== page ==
Beyond Generic Hybridity: Nalo Hopkinson and the Politics of Science Fiction
Abstract: This paper studies the politics of genre surrounding Nalo Hopkinson’s novel Brown Girl in the Ring (1998). Scholarship has widely understood the novel through the lens of generic hybridity—as a hybrid of various genres within and around the speculative fiction title (science fiction, fantasy, magic realism, fabulist fiction, and dystopian and utopian literatures). Generic hybridity has been a useful framework through which to study the novel, but it does not necessarily help account for the ways in which the text can be situated comfortably within the genre of science fiction. This paper argues that the consequences of this scholarly focus, this hesitancy to view Hopkinson’s writing as straightforwardly science fiction, are that such canonization judgments keep science fiction from becoming more epistemologically varied. Redressing the significance of the novel’s technoscientific components, and arguing that the novel’s heart transplant storyline can be read as a commentary on the politics of genre outlined here, this paper seeks to demonstrate the value in and implications of reading Brown Girl in the Ring as science fiction. The paper also addresses the proposals of other scholars who seek to relieve these fraught politics through new genres, and it suggests that any productive transformation might best occur within the form and title of science fiction itself.

Beyond Symbolism: Polar Bear Characters and Inuit Kinship in Markoosie’s Harpoon of the Hunter
Abstract: Markoosie's Harpoon of the Hunter is the coming-of-age story turned survival narrative of Kamik, a young Inuk whose community is attacked by a rabid polar bear. This paper engages with the existing scholarship on the text to show that it has favoured a symbolic interpretation of polar bears and other characters. Though the polar bear surfaces as a potentially symbolic element, I argue that the sequence of multiple bear attacks becomes increasingly literal, stripping away the symbolic resonance and revealing a polar bear character. By layering over the polar bear symbol with a relationship between Kamik and polar bears, Harpoon of the Hunter invites readers to shift from symbolic to literal relationship models. I apply this model to a reading of the final scene, Kamik's suicide, to argue that the text undermines excessive symbolism and demands that material relationships be acknowledged and maintained.

Bilan d’une Litterature Naissante
Abstract:   BILAN  D’UNE LITTERATURE  NAISSANTE  Gerard Tongas  Ρ  AOURCELUI qui se sent attiré par les multiples prob-  lèmes de da ...

Binder Twine
Abstract: What follows is a catalogue of musings on binder twine, impossibility, and the dynamics of surprise. As I began to write it in the late summer of 2008, I was eighteen months from retirement. I anticipated—albeit ready to be surprised—that after I retired I would write little if any literary criticism. In some mood of brooding nostalgia, I asked myself which, of all the poems I’ve read and taught and loved, would I still and again want to write about. Which do I want to grow into and up in?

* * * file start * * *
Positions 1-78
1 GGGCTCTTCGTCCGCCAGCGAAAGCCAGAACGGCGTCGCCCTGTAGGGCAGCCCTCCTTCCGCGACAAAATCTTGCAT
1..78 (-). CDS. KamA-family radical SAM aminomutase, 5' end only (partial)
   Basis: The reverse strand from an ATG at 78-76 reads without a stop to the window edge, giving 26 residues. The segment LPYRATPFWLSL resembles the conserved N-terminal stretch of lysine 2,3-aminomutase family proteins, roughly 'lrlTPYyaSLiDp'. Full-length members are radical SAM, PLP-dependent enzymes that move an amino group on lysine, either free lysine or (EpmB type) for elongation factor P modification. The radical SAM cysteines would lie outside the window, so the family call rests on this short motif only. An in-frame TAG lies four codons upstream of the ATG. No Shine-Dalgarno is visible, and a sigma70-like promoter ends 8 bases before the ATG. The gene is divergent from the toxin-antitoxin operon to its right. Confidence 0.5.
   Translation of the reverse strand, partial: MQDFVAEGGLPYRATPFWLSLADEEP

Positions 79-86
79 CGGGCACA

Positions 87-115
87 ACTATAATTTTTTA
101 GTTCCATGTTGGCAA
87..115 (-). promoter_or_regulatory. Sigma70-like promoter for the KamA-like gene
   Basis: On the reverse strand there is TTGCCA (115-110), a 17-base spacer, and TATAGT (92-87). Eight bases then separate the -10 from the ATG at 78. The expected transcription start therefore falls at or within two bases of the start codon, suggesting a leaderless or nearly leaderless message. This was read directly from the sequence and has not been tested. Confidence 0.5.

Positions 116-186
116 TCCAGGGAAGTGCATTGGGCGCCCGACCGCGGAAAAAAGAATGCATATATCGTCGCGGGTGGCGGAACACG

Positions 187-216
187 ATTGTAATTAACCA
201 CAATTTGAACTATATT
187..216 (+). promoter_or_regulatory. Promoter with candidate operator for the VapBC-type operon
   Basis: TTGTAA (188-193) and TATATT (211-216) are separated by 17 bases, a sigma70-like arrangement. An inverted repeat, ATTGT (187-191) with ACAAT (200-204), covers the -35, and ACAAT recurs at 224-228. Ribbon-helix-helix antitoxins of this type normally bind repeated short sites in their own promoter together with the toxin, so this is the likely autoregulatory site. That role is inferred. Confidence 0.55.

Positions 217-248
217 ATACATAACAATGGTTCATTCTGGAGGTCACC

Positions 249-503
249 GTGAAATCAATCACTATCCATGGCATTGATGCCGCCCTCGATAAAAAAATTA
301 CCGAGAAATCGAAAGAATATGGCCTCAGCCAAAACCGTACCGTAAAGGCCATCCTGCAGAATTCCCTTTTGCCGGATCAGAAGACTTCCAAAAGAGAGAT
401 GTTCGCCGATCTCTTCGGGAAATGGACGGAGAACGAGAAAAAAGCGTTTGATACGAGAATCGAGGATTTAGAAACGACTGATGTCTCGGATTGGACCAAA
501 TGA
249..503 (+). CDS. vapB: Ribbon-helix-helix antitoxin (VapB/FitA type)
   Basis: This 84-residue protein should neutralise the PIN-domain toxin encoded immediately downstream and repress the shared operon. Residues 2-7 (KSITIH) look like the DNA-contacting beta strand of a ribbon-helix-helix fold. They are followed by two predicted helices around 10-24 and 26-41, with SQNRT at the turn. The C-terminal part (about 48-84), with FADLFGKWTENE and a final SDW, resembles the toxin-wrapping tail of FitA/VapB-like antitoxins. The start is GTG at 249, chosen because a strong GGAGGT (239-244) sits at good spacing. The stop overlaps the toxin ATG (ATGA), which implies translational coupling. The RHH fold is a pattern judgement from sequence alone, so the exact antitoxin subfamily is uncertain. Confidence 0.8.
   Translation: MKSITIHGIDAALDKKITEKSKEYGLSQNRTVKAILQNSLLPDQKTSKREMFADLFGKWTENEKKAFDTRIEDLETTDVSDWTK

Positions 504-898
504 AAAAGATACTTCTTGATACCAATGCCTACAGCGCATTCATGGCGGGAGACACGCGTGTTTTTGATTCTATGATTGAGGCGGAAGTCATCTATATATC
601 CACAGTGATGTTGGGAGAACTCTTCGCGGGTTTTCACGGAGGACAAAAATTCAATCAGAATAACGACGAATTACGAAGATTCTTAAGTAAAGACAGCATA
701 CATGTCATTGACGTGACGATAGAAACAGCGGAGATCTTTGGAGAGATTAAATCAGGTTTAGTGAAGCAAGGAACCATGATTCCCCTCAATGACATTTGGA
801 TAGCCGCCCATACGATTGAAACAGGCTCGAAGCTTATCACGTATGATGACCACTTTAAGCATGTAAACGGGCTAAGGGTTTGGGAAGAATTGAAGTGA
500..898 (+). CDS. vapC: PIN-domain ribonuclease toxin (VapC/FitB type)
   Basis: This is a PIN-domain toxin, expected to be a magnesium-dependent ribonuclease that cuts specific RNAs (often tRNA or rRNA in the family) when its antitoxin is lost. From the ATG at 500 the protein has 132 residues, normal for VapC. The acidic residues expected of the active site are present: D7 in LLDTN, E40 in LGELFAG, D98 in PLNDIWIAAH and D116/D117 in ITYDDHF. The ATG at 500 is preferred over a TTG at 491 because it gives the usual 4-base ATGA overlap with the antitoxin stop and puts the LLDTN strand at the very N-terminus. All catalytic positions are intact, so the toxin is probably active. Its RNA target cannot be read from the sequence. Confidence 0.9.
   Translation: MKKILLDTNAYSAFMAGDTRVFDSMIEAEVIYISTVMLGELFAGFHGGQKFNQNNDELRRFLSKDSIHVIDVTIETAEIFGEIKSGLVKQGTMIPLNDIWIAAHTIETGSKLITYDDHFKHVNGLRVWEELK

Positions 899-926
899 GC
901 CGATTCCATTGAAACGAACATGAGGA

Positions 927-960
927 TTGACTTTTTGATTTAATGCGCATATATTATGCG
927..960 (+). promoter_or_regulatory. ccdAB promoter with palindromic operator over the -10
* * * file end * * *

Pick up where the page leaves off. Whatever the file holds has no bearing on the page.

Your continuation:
Birth of the Butterfly
Abstract: THESE NOTES are personal, set down with the hindsight not avail- able to me during the dozen years I spent ...

Black and Secret Poet: Notes on Eli Mandel
Abstract: ΤPIECES IN Eli Mandel’s four major collections, (in Trio, 1954; Fuseli PoemsE,HiE960; Black and Secret Man, 1964; An Idiot Joy, ...

Bliss Carman’s “Low Tides”
Abstract: ΤIHE PUBLICATION OF “LOW Tide on Grand-Pré” in the Atlan- ДНЕ tic Monthly of March 1887 has been generally recognized ...

Body/Landscape/Art: Ekphrasis and the North in Jane Urquhart’s The Underpainter
Abstract: Some of the most exciting contemporary approaches to settler-nationalist narratives of Canadian identity from postcolonial perspectives involve sustained engagement with non-literary modes of representation. Among the most striking examples of this tendency are literary interrogations of the iconic, overtly nationalist wilderness images of the Group of Seven and their associates. In this paper, I explore the critical potential of ekphrasis (the literary depiction of visual art) as a postcolonial mode in such a setting. Employing detailed formal theories of ekphrasis, I use the example of Jane Urquhart’s 1997 novel The Underpainter to illustrate how the referential ambiguities attached to ekphrastic representation enable its use as a radically destabilizing tool, restoring a temporal, narrative dimension to the spatialized forms of imperialist representation. By repeatedly suggesting and refuting links to the instantly recognizable canvases of the Group, I suggest, Urquhart’s novel fulfils just such a destabilizing (and hence recuperative) function.

Bone Memory: Transcribing Voice in Louise Bernice Halfe’s Blue Marrow
Abstract: Sing. Sing, Nöhkomak.Lend me your wind.Over the prairieher Voice rolled (Blue Marrow 56)As marrow runs through bone so do the ...

Book Design in Canada
Abstract: ANYONE WHO TAKES an interest in Canadian books will have noticed that they look better than they used to and ...